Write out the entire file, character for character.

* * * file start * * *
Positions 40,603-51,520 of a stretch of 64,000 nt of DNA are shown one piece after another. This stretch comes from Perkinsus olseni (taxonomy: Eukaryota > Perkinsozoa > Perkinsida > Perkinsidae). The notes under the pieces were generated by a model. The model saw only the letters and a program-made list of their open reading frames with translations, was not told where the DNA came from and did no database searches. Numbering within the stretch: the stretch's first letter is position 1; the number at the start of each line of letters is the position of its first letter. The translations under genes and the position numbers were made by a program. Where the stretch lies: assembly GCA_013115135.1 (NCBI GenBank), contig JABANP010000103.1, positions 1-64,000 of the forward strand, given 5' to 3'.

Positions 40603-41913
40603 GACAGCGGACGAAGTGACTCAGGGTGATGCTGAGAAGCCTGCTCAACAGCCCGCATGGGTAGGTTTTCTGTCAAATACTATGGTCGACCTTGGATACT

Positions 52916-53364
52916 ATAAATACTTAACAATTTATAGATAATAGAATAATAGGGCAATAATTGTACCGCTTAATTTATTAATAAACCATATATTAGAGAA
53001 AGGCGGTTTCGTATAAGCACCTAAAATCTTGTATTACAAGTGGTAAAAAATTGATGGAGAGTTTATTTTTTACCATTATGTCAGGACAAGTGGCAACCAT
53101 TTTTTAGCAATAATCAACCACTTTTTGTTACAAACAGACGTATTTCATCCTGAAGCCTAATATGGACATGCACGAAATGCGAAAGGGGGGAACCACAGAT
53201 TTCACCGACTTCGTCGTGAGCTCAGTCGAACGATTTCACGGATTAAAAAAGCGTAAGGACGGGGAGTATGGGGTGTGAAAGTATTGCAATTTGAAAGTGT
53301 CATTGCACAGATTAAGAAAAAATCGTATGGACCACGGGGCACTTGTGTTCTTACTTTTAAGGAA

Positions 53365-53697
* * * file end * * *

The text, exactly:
Positions 40,603-51,520 of a stretch of 64,000 nt of DNA are shown one piece after another. This stretch comes from Perkinsus olseni (taxonomy: Eukaryota > Perkinsozoa > Perkinsida > Perkinsidae). The notes under the pieces were generated by a model. The model saw only the letters and a program-made list of their open reading frames with translations, was not told where the DNA came from and did no database searches. Numbering within the stretch: the stretch's first letter is position 1; the number at the start of each line of letters is the position of its first letter. The translations under genes and the position numbers were made by a program. Where the stretch lies: assembly GCA_013115135.1 (NCBI GenBank), contig JABANP010000103.1, positions 1-64,000 of the forward strand, given 5' to 3'.

Positions 40603-41913
40603 GACAGCGGACGAAGTGACTCAGGGTGATGCTGAGAAGCCTGCTCAACAGCCCGCATGGGTAGGTTTTCTGTCAAATACTATGGTCGACCTTGGATACT

Positions 52916-53364
52916 ATAAATACTTAACAATTTATAGATAATAGAATAATAGGGCAATAATTGTACCGCTTAATTTATTAATAAACCATATATTAGAGAA
53001 AGGCGGTTTCGTATAAGCACCTAAAATCTTGTATTACAAGTGGTAAAAAATTGATGGAGAGTTTATTTTTTACCATTATGTCAGGACAAGTGGCAACCAT
53101 TTTTTAGCAATAATCAACCACTTTTTGTTACAAACAGACGTATTTCATCCTGAAGCCTAATATGGACATGCACGAAATGCGAAAGGGGGGAACCACAGAT
53201 TTCACCGACTTCGTCGTGAGCTCAGTCGAACGATTTCACGGATTAAAAAAGCGTAAGGACGGGGAGTATGGGGTGTGAAAGTATTGCAATTTGAAAGTGT
53301 CATTGCACAGATTAAGAAAAAATCGTATGGACCACGGGGCACTTGTGTTCTTACTTTTAAGGAA

Positions 53365-53697